If you research the reputable sources on the Internet or other media, you’ll find a pretty extensive list of potential causes for addiction.
Some blame it on our DNA.
Some say it has to do with the breakdown of the family at an early age.
Some pin it exclusively on social or “nurture” factors.
Some pin it exclusively on physiological, neurological and/or other “nature” factors.
Some say is almost entirely a child development issue, a lack of love from parents or lack of attentiveness to the emotional needs of a child.
Some say it’s just the natural human survival mechanism that became pathological along the way.
Some say it’s a mixture of these factors.
Others say it’s basically all of these factors together.
An extensive amount of scientific research is being done to find the cause somewhere inside the brain.
Everyone seems to have good intentions. They want to understand addiction in order to be able to treat it effectively. Some who have been studying addiction feel very adamant about the fact that they have found the cause.
The hope is that, if the cause is discovered or has already been discovered, then surely the cure will be right around the corner.
But do we know that? Do we know the cure or healing for addiction necessarily comes as a result of discovering the cause or causes? Each day we hear of new causes for cancer, but still no cure. And much of the idea that addiction can be cured comes from the belief that it is a disease. That’s only one way of formulating it. Many spiritual traditions, which are thousands of years old, have been putting forth practices that dissolve addiction. They never had to call it a disease in order to dissolve it.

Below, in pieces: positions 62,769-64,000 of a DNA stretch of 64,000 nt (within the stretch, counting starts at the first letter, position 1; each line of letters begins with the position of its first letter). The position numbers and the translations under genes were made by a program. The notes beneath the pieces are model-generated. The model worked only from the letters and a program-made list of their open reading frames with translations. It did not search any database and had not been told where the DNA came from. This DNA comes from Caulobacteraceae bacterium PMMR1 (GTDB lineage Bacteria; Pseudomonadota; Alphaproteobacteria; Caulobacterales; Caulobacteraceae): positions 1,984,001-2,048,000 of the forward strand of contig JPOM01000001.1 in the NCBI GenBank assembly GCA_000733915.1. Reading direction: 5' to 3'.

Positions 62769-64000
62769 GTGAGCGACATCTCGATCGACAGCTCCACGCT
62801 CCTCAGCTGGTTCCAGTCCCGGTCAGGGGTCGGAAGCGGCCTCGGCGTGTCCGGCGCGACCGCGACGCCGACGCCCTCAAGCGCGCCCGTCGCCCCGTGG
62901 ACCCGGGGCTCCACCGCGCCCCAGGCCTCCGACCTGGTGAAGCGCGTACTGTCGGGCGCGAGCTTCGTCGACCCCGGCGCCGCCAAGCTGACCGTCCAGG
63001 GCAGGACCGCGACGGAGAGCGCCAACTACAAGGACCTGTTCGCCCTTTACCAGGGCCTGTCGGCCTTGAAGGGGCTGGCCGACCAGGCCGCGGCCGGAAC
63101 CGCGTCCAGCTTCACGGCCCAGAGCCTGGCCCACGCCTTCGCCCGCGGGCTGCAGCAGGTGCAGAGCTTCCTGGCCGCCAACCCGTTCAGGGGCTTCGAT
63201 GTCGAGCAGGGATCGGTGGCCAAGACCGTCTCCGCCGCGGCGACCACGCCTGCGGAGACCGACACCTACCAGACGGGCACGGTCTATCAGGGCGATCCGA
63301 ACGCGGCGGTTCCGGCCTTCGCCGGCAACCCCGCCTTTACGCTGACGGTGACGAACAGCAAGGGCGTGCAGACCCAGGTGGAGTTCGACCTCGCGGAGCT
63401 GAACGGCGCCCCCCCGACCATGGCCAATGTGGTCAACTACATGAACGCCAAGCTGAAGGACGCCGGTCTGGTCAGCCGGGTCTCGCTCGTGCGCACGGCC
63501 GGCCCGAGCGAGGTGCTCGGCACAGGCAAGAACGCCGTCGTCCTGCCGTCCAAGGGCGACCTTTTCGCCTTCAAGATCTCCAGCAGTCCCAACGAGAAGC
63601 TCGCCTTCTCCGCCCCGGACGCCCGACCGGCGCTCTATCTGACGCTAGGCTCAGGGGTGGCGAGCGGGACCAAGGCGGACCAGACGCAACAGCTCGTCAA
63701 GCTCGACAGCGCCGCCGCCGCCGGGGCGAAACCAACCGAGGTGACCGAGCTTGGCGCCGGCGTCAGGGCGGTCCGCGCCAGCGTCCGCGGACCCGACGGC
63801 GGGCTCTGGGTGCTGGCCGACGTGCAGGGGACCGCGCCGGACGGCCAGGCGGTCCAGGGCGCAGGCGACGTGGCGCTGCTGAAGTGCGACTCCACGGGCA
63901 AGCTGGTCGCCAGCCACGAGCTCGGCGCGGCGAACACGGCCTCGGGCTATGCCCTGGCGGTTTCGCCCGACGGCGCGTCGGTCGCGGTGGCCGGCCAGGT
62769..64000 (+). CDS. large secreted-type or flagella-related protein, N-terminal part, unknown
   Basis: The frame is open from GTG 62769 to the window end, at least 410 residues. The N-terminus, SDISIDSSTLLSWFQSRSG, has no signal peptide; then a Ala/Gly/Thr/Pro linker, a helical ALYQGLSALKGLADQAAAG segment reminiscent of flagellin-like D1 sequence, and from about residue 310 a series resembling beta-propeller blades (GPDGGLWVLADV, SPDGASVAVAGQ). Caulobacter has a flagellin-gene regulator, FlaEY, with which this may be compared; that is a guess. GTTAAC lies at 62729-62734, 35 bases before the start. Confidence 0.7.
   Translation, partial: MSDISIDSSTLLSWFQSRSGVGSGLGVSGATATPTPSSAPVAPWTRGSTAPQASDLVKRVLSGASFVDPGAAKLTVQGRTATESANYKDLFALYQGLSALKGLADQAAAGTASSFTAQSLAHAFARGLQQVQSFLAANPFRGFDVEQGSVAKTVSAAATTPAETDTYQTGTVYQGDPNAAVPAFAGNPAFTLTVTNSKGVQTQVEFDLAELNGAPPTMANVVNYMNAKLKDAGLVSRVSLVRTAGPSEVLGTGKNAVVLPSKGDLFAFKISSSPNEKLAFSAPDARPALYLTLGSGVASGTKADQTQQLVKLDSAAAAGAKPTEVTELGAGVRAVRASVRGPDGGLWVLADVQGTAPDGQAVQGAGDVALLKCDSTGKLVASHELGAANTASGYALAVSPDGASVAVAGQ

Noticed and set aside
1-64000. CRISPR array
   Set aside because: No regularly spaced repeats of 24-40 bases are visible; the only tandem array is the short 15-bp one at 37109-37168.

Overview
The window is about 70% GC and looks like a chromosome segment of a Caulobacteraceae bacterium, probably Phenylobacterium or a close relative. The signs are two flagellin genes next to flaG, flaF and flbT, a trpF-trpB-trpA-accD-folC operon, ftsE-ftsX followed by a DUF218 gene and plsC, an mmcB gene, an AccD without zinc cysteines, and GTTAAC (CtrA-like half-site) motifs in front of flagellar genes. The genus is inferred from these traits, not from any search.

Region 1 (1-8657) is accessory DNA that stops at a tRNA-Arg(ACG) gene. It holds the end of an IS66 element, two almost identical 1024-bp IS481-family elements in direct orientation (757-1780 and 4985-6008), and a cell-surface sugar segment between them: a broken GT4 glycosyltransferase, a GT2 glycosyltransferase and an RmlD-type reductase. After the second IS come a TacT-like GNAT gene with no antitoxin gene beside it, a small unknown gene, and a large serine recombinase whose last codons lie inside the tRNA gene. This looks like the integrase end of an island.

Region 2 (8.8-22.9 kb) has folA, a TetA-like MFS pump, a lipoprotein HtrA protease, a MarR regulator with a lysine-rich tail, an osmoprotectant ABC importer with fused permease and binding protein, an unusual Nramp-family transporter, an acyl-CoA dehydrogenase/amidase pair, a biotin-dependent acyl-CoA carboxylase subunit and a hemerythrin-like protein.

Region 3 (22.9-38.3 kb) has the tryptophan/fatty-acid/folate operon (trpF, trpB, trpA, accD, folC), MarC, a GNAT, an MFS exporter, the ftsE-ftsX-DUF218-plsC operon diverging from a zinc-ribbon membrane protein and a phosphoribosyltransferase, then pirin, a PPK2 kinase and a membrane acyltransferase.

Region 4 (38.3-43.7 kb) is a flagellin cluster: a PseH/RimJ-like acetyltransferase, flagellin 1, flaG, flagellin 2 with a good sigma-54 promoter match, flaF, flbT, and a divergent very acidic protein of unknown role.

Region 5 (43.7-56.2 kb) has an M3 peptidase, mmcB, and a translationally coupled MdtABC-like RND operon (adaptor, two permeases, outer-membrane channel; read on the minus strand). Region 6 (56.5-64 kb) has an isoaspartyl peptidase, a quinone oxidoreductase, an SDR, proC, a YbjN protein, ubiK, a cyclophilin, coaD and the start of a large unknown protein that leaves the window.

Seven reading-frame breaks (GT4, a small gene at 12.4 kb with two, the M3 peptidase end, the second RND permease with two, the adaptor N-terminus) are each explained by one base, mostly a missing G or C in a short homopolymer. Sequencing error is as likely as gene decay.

How does someone’s certainty around their scientific research help me in the moment I feel deeply drawn to take drugs, drink alcohol, or go on a sweet binge again? Most of us who are or have been seriously addicted cannot afford to wait around for the discovery of the right cause, let alone the cure. We have to take matters into our own hands in order to find a life that is worth living, one that is not enslaved to these substances and activities.
Let me propose an alternative. Instead of trying to pinpoint the cause, why don’t we look at the mechanism of addiction as it arises for each of us, moment by moment. Why not develop the skill of being aware of exactly what is happening within our own experience in the moment addiction is active, what thoughts, emotions, sensations, triggers, anxieties, stories, and pain?
I am not proposing that we merely have an intellectual discussion about these things. The Internet and the science and psychology journals are full of those kinds of discussions. And some of them are very good. I don’t even intend here to dismiss all the attempts to understand addiction intellectually or to study the brain or the causes. That can certainly continue. Who knows, something may result from all of that.
What I’m proposing is that we don’t wait around for someone to discover the cause or the cure. We begin discovering, instead, what actually happens in our awareness the moment we reach for an addictive substance. This kind of mindfulness or awareness does not come easy for most of us at first. But it can be developed within all of us, if we are open and ready for the discovery to take place, if we are ready to stop looking exclusively to the intellect and to start looking at our own experience. Being aware in the moment is the key here, not having intellectual knowledge.
Here’s what I discovered in looking at my own experience.